To escape the uncertainty of the political and religious uncertainty found in England, many English families boarded ships at great expense to sail for the colonies held by Britain. The passages were expensive, though, and the boats were unsafe, overcrowded, and ridden with disease. Those who were hardy and lucky enough to make the passage intact were rewarded with land, opportunity, and social environment less prone to religious and political persecution. Many of these families went on to be important contributors to the young nations of Canada and the United States where they settled. Saundbys were some of the first of the immigrants to arrive in North America:

Saundby Settlers in United States in the 17th Century

  • Michael Saundby, aged 25, arrived in Virginia in 1635
  • Michell Saundby, aged 25, landed in Virginia in 1635

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Saundby Family Crest Products


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Saundby Family Crest Products




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See Also


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See Also




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Citations


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Citations



  1. ^ Williams, Dr Ann. And G.H. Martin, Eds., Domesday Book A Complete Translation. London: Penguin, 1992. Print. (ISBN 0-141-00523-8)

Other References

  1. Foster, Joseph. Dictionary of Heraldry Feudal Coats of Arms and Pedigrees. London: Bracken Books, 1989. Print. (ISBN 1-85170-309-8).
  2. Filby, P. William and Mary K Meyer. Passenger and Immigration Lists Index in Four Volumes. Detroit: Gale Research, 1985. Print. (ISBN 0-8103-1795-8).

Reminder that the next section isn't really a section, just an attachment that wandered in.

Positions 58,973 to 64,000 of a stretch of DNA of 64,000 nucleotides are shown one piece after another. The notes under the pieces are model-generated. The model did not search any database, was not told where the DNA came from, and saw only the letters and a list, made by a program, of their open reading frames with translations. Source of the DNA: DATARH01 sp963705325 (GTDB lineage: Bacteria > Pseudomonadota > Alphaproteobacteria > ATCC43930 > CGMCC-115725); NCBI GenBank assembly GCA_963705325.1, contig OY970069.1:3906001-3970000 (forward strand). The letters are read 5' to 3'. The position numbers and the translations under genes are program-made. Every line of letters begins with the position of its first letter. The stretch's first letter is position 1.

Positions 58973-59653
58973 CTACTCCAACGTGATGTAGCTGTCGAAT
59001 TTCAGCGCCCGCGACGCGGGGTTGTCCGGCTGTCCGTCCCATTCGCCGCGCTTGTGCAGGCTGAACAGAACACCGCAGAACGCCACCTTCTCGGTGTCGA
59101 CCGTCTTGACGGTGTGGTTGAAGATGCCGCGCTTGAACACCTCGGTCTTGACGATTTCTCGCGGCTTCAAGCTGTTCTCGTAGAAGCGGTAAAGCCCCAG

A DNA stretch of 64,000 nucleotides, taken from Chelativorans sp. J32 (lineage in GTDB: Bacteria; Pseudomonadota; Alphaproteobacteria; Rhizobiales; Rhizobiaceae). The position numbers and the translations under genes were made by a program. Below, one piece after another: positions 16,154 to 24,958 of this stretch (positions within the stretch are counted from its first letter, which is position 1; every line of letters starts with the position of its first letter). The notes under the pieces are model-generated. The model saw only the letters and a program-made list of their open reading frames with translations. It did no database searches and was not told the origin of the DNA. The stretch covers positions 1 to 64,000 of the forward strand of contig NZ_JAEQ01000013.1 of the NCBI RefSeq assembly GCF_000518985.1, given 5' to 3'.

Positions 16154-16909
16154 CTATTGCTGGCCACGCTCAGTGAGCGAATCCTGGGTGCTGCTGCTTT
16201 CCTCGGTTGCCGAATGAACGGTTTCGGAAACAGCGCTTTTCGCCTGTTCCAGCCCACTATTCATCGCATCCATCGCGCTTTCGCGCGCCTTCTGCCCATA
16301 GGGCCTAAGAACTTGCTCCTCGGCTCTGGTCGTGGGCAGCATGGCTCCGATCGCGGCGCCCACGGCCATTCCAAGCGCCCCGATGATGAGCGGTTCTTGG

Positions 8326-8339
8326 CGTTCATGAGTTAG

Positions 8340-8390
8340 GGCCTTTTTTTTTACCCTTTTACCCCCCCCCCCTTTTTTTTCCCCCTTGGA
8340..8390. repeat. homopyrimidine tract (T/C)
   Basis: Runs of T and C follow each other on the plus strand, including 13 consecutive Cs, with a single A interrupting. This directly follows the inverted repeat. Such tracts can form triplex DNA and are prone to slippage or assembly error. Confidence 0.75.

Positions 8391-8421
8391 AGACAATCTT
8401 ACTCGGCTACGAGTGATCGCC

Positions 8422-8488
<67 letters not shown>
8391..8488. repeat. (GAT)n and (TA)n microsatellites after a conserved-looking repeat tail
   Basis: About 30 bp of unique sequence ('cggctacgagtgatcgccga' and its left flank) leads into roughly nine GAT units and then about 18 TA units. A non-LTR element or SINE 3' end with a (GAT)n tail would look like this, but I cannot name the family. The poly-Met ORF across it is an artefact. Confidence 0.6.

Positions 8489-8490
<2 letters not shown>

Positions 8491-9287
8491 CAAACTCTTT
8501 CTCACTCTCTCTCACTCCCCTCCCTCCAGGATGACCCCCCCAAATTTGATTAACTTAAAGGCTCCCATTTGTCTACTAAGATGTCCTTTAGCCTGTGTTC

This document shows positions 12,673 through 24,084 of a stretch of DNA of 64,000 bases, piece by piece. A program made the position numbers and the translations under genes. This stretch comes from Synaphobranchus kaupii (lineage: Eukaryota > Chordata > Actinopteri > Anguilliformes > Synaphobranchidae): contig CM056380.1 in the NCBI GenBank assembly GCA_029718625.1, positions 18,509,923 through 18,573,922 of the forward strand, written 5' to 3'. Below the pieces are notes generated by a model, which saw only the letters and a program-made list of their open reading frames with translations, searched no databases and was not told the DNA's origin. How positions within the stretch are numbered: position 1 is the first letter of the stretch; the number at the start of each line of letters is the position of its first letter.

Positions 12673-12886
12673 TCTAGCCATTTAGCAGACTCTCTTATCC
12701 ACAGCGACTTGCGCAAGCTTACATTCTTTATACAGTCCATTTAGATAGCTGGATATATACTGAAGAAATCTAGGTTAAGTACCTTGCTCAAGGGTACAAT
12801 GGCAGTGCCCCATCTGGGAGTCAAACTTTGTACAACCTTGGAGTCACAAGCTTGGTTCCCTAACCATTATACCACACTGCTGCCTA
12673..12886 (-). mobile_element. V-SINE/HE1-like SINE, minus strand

3. Passenger Lists of Vessels Arriving at Galveston Texas 1896-1951. National Archives Washington DC. Print.
  4. Markale, J. Celtic Civilization. London: Gordon & Cremonesi, 1976. Print.
  5. Hanks, Hodges, Mills and Room. The Oxford Names Companion. Oxford: Oxford University Press, 2002. Print. (ISBN 0-19-860561-7).
  6. Colletta, John P. They Came In Ships. Salt Lake City: Ancestry, 1993. Print.
  7. Weis, Frederick Lewis, Walter Lee Sheppard and David Faris. Ancestral Roots of Sixty Colonists Who Came to New England Between 1623 and 1650 7th Edition. Baltimore: Genealogical Publishing, 1992. Print. (ISBN 0806313676).
  8. Hinde, Thomas Ed. The Domesday Book England's Heritage Then and Now. Surrey: Colour Library Books, 1995. Print. (ISBN 1-85833-440-3).
  9. Elster, Robert J. International Who's Who. London: Europa/Routledge. Print.
  10. Fairbairn. Fairbain's book of Crests of the Families of Great Britain and Ireland, 4th Edition 2 volumes in one. Baltimore: Heraldic Book Company, 1968. Print.
  11. ...

The Saundby Family Crest was acquired from the Houseofnames.com archives. The Saundby Family Crest was drawn according to heraldic standards based on published blazons. We generally include the oldest published family crest once associated with each surname.

This page was last modified on 8 April 2014 at 14:40.